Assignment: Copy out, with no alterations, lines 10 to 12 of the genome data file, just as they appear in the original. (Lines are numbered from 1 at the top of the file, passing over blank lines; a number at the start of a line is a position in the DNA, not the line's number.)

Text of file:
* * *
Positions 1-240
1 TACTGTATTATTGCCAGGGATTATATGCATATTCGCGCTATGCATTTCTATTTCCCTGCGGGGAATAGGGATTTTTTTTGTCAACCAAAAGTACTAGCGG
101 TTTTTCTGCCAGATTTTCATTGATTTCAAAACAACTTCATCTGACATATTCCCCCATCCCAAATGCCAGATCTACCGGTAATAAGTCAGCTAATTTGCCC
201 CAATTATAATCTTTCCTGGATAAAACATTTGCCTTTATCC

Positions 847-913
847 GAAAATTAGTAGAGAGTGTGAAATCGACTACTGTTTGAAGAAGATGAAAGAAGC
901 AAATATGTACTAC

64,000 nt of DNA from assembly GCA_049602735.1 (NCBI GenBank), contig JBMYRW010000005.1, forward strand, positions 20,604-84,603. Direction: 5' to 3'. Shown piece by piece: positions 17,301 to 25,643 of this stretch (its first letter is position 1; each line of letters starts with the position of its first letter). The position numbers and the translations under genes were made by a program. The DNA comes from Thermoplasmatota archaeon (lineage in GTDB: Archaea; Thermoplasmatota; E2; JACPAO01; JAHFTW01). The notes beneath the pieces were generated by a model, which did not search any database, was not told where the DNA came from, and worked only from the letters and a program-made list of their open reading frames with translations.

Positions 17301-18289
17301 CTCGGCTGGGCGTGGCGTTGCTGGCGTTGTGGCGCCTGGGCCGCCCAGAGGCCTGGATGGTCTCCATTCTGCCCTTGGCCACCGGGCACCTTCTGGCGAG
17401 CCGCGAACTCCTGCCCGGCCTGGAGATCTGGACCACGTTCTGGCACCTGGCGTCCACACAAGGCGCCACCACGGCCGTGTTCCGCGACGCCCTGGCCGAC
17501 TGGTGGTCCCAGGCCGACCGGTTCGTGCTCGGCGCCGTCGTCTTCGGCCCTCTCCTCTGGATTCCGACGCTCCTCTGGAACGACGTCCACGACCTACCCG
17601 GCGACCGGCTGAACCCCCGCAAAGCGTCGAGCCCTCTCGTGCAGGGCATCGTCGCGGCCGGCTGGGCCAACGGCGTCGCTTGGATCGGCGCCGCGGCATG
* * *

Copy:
17301 CTCGGCTGGGCGTGGCGTTGCTGGCGTTGTGGCGCCTGGGCCGCCCAGAGGCCTGGATGGTCTCCATTCTGCCCTTGGCCACCGGGCACCTTCTGGCGAG
17401 CCGCGAACTCCTGCCCGGCCTGGAGATCTGGACCACGTTCTGGCACCTGGCGTCCACACAAGGCGCCACCACGGCCGTGTTCCGCGACGCCCTGGCCGAC
17501 TGGTGGTCCCAGGCCGACCGGTTCGTGCTCGGCGCCGTCGTCTTCGGCCCTCTCCTCTGGATTCCGACGCTCCTCTGGAACGACGTCCACGACCTACCCG